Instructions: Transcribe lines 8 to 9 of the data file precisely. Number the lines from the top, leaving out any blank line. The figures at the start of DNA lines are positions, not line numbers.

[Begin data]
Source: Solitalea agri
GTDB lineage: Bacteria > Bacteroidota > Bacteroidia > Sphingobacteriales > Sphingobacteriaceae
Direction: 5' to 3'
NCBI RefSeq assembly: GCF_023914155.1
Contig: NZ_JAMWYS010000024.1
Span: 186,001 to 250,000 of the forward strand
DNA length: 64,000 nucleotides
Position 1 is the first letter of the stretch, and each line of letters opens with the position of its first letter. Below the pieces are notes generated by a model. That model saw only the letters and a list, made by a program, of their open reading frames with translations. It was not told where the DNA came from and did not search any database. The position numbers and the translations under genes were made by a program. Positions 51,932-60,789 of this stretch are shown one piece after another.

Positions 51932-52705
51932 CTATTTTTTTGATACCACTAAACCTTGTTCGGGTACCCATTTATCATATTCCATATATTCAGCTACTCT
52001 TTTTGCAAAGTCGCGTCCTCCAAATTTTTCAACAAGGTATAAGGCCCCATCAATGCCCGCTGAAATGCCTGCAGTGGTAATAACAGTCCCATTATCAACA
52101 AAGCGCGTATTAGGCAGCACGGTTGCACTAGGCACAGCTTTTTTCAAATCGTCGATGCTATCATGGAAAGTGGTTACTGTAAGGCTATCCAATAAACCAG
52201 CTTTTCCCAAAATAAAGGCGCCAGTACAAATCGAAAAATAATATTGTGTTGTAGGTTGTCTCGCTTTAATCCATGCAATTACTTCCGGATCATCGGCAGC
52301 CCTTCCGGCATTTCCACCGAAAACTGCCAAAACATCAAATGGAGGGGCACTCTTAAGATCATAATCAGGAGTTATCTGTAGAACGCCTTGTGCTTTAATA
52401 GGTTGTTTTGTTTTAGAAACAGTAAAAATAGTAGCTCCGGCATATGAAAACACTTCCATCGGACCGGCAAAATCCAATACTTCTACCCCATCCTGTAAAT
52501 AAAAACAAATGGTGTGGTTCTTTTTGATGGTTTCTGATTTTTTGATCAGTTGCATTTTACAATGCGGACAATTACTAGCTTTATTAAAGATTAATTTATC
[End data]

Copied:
Position 1 is the first letter of the stretch, and each line of letters opens with the position of its first letter. Below the pieces are notes generated by a model. That model saw only the letters and a list, made by a program, of their open reading frames with translations. It was not told where the DNA came from and did not search any database. The position numbers and the translations under genes were made by a program. Positions 51,932-60,789 of this stretch are shown one piece after another.

Positions 51932-52705